Macroscopic fields like electromagnetic, MHD, acoustic or gravitational waves

are usually described by classical wave equations with possible additional

damping terms and coherent sources. The aim of this paper is to develop a

complete macroscopic formalism including random/thermal sources, dissipation

and random scattering of waves by environment. The proposed reduced state of

field (RSF) combines averaged field with the two-point correlation function

called single-particle density matrix. The evolution equations for RSF is

# All

At zero energy the Dirac equation has interesting behaviour. The asymmetry in

the number of spin up and spin down modes is determined by the topology of both

space and the gauge field in which the system sits. An analogous phenomenon

also occurs in electromagnetism. Writing Maxwell's equations in a Dirac-like

form, we identify cases where a material parameter plays the role of energy. At

zero energy we thus find electromagnetic modes that are indifferent to local

We consider a protocol for sharing quantum states using continuous variable

systems. Specifically we introduce an encoding procedure where bosonic modes in

arbitrary secret states are mixed with several ancillary squeezed modes through

a passive interferometer. We derive simple conditions on the interferometer for

this encoding to define a secret sharing protocol and we prove that they are

satisfied by almost any interferometer. This implies that, if the

We demonstrate how the dissipative interaction between a superconducting

qubit and a microwave photonic crystal can be used for quantum bath

engineering. The photonic crystal is created with a step-impedance transmission

line which suppresses and enhances the quantum spectral density of states,

influencing decay transitions of a transmon circuit. The qubit interacts with

the transmission line indirectly via dispersive coupling to a cavity. We

characterize the photonic crystal density of states from both the unitary and

Quantum tomography is currently ubiquitous for testing any implementation of

a quantum information processing device. Various sophisticated procedures for

state and process reconstruction from measured data are well developed and

benefit from precise knowledge of the model describing state preparation and

the measurement apparatus. However, physical models suffer from intrinsic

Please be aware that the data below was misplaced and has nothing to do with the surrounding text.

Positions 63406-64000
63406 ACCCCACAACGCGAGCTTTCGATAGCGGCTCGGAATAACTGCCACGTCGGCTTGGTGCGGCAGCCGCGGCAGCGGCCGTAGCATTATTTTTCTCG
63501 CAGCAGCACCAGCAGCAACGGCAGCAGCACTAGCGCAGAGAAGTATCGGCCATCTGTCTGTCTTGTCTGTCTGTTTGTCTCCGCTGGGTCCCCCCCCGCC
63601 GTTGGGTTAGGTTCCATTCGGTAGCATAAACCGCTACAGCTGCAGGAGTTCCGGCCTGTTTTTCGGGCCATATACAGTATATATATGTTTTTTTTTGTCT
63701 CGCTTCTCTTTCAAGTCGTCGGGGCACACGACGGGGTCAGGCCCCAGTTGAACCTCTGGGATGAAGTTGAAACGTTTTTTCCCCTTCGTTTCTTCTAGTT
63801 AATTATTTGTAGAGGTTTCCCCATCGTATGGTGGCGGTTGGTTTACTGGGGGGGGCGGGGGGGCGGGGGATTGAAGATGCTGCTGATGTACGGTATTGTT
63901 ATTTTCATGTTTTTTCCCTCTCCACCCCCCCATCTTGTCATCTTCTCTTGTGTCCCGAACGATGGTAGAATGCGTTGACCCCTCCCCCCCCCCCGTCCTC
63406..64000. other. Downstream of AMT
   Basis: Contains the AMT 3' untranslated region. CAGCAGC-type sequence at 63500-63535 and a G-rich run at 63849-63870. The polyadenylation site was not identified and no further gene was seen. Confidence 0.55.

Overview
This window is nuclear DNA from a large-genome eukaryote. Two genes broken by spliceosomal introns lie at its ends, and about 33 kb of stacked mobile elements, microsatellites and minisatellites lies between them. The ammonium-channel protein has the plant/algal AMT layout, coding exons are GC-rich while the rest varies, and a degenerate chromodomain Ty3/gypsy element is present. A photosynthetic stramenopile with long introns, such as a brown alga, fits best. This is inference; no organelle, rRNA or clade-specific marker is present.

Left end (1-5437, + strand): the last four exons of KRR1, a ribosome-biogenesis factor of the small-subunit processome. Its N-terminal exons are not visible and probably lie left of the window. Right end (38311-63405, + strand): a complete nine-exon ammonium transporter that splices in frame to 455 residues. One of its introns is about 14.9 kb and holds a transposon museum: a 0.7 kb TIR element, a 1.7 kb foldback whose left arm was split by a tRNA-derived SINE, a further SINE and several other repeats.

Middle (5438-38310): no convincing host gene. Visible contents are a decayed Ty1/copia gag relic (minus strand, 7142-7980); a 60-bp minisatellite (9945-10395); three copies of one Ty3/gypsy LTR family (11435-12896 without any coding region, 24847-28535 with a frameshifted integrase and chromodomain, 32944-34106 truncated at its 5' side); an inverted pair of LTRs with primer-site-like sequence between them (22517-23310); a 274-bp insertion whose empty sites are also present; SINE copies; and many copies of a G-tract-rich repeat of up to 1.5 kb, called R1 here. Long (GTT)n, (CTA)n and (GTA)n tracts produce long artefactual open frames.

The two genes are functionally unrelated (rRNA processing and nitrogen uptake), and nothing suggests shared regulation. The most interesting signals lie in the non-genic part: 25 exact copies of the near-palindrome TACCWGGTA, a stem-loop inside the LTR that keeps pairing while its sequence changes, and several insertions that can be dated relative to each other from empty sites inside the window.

limitations as actual measurement operators and trial states cannot be known

The electron and positron magnetic moments are the most precise prediction of

the standard model of particle physics. The most accurate measurement of a

property of an elementary particle has been made to test this result. A new

experimental method is now being employed in an attempt to improve the

measurement accuracy by an order of magnitude. Positrons from a "student

source" now suffice for the experiment. Progress toward a new measurement is

summarized.

Solid-state experimental realizations of Majorana bound states are based on

materials with strong intrinsic spin-orbit interactions. In this work, we

explore an alternative approach where spin-orbit coupling is induced

artificially through a non-uniform magnetic field that originates from an array

of micromagnets. Using a recently developed optimization algorithm, we find

suitable micromagnet geometries for the emergence of topological

superconductivity in a one-dimensional wire without intrinsic spin-orbit

We introduce two methods for estimating the density matrix for a quantum

system: Quantum Maximum Likelihood and Quantum Variational Inference. In these

methods, we construct a variational family to model the density matrix of a

mixed quantum state. We also introduce quantum flows, the quantum analog of

normalizing flows, which can be used to increase the expressivity of this

variational family. The eigenstates and eigenvalues of interest are then

derived by optimizing an appropriate loss function. The approach is

The Ehrenfest theorem and the Robertson uncertainty relation are well-known

basic equations in quantum mechanics. In both equations a commutator of two

operators occurs, where for the Ehrenfest theorem one of these two operators is

the Hamiltonian. For the correctness of the derivation of the Ehrenfest

theorem, there arise problems if we use the azimuthal angle in polar or

spherical coordinates as the other operator in this commutator. In addition,

similar problems may occur for the derivation of the Robertson uncertainty

We evaluate the rates of energy and phase relaxation of a superconducting

qubit caused by stray photons with energy exceeding the threshold for breaking

a Cooper pair. All channels of relaxation within this mechanism are associated

with the change in the charge parity of the qubit, enabling the separation of

the photon-assisted processes from other contributions to the relaxation rates.

Among the signatures of the new mechanism is the same order of rates of the

transitions in which a qubit looses or gains energy.